Tut is called the boy-king for good reason – he ascended to the throne when he was just 9, and died about a decade later, probably of malaria and complications from the inbreeding typical of Egyptian royals. (His wife was his half-sister, daughter of Nefertiti.)

But we’re lucky any of this treasure was ever found. Back in 1922, Carter had been searching for Tut’s underground tomb in the Valley of the Kings for years, with nothing to show for his pains. Just as the British earl funding the research was about to pull the plug, the archeologist decided to excavate the ground between the tombs of Ramesses II and Ramesses VI. Carter wasn’t holding his breath. The vacant plot showed some evidence of workers’ huts that might have been erected during the construction of one of the nearby crypts, and it seemed unlikely they’d be allowed to camp out on top of a pharaoh.

“Relief of a Noble Couple at a Banquet,” 18th Dynasty, Louvre Museum

All the same, Carter’s men began digging and eventually discovered a stairway, gateway to the extravagant tomb. As Steve Martin put it on “Saturday Night Live,” King Tut’s “condo made o’ stone-a” consisted of four rooms – an antechamber, which had been ransacked, and the untouched annex, burial chamber and treasury, where some of the most remarkable finds were located, beyond.

Interestingly, at the start of the excavation – after workers dug down to where the stairway ended at a door marked with symbols of a royal necropolis – Carter had them fill the entire thing back in and posted guards. He wanted to get his patron, the fifth earl of Carnarvon, to Egypt before he pushed into the tomb itself that November, and wasn’t going to take any chances that vandals might discover the tomb before then.

For its part, “Wonderful Things” is loosely divided into five sections covering ancient Egypt, the archeological discovery, the “private” pharaoh, the “public” pharaoh, and the royal burial. Dominating the center of the first gallery is the “Golden Canopic Shrine and Tutelary Goddesses,” a tall, lavishly gilded chest mounted on a sledge that held the embalmed viscera of the young king. Surrounding it are four gilt goddesses, each responsible for safeguarding a different internal organ – the liver, lungs, stomach and intestines.

The “Shrine” didn’t make the trip from Egypt to the U.S. in 1976 (amusingly, all artifacts were transported by the U.S. Navy). So if you’re at all chagrined about looking at replicas rather than the original, bear in mind that you wouldn’t have found the “Shrine” or the casket with its embalmed Tut in the original 1976 show.

“Golden Canopic Shrine and Tutelary Goddesses,” 18th Dynasty, Cairo Museum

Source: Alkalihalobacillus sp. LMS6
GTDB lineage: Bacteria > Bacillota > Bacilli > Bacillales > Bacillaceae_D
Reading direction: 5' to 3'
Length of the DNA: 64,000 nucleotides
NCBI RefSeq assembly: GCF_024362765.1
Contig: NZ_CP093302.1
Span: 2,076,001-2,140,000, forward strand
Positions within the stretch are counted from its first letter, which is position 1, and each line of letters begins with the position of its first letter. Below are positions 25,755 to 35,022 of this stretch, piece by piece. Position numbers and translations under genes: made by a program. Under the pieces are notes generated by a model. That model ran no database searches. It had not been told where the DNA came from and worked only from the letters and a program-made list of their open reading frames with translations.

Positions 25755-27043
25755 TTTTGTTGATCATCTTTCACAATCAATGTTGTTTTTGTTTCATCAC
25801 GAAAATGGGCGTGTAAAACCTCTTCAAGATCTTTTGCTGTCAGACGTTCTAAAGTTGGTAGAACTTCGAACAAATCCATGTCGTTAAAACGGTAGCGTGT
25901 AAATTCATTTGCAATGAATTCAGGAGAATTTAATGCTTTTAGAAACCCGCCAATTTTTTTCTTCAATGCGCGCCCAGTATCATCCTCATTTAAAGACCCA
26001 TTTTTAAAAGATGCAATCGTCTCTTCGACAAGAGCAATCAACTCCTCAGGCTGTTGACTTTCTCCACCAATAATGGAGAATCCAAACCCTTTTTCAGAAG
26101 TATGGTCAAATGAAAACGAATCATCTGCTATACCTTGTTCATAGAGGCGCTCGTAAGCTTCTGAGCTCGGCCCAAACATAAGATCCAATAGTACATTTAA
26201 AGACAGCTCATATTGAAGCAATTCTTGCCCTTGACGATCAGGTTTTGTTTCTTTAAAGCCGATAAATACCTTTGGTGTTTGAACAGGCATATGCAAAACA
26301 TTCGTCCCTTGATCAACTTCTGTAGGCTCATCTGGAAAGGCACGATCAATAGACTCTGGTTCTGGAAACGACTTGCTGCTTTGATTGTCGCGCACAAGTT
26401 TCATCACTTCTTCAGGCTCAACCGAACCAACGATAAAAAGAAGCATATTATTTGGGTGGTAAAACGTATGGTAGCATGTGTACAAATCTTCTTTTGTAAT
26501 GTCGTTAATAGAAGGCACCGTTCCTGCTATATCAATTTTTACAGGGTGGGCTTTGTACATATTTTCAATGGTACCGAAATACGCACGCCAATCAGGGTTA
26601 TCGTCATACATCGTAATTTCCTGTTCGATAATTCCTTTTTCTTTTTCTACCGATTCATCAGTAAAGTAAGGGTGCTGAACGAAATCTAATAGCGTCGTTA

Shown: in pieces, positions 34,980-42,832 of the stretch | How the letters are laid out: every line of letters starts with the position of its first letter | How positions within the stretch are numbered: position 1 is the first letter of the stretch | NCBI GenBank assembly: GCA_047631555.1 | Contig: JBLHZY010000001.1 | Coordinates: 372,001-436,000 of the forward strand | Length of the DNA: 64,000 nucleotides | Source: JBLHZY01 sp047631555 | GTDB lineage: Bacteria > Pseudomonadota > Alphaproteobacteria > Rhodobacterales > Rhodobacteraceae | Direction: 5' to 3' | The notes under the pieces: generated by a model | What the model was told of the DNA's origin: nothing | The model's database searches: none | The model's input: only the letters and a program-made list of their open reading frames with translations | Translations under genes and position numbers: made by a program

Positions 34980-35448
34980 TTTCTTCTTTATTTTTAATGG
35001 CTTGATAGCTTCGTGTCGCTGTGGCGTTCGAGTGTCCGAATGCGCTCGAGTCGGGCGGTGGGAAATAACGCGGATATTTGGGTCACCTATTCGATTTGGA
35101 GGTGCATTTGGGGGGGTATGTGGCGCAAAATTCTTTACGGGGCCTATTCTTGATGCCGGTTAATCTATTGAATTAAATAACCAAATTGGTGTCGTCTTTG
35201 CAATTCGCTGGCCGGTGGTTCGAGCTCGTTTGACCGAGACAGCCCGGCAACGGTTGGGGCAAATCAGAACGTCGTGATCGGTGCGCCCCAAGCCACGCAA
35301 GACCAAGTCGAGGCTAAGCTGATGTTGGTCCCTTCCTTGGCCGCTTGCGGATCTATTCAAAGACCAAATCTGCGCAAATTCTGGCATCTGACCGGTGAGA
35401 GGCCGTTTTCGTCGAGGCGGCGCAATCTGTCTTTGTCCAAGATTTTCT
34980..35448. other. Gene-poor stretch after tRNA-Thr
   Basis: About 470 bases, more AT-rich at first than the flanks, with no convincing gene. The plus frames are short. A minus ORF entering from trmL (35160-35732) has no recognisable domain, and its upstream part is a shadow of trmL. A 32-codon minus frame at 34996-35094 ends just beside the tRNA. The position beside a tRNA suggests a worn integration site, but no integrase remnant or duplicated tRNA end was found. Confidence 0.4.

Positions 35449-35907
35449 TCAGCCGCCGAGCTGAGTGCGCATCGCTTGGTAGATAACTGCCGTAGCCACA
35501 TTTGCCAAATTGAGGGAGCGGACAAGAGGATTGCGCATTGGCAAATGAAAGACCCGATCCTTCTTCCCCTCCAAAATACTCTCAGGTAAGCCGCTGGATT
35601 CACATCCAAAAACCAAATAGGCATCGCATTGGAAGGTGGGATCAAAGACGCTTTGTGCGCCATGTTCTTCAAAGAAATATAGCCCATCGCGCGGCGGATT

There’s no denying the shrine is a striking monument, but it gets a lot of competition from the reconstruction of Tut’s “Golden State Chariot,” which would make any kid tooling around town look cool, as well as the gilt, open casket containing a recreation of Tut’s withered, embalmed, and very black body. (Note to parents – little boys will love this one.) All the artifacts in the show, by the way, were created by artisans using the same techniques as the ancients as far as they could. Intriguingly, the coffin – which in real life was solid gold — was first sculpted in foam, then covered with polyurethane and painted.

As it happens, the Egyptian embalming process blackened the skin. But it still raises the old question as to whether Tut resembled contemporary Egyptians or south-of-the-Sahara Africans. One of the reasons the Wright was interested in a Tut exhibit 13 years ago, said Patrina Chatman, curator of collections and exhibitions, is because emerging research suggests the boy-king did not have the light skin we associate with the Arab world.

Noting that some statues, like “The Guardian,” are ebony black, Chatman said, “The point is that ancient Egyptians were not the ones we see in the movies, but members of a dark race,” adding that Tut and his family had Nubian blood mixed with the Egyptian.

“Royal Mummy of Pharaoh Tutankhamun,” 18th Dynasty, Valley of the Kings Tomb 62.

Truth be told, King Tut – who ruled from 1333 BCE to 1323 BCE – was not a particularly important pharaoh as these things go, no matter what the boy-king himself might have thought. That said, he had no way of knowing that his would be the most-famous tomb ever discovered — one in which vandals only made it into the first chamber, and not to the greatest treasures beyond. A bit like Imelda Marcos and her shoes, King Tut would become a worldwide symbol and legend based almost entirely on his accessories. Lucky boy.

The Charles H. Wright Museum of African American History will host “King Tutankhamun: ‘Wonderful Things’ from the Pharaoh’s Tomb” through Aug. 22, 2022.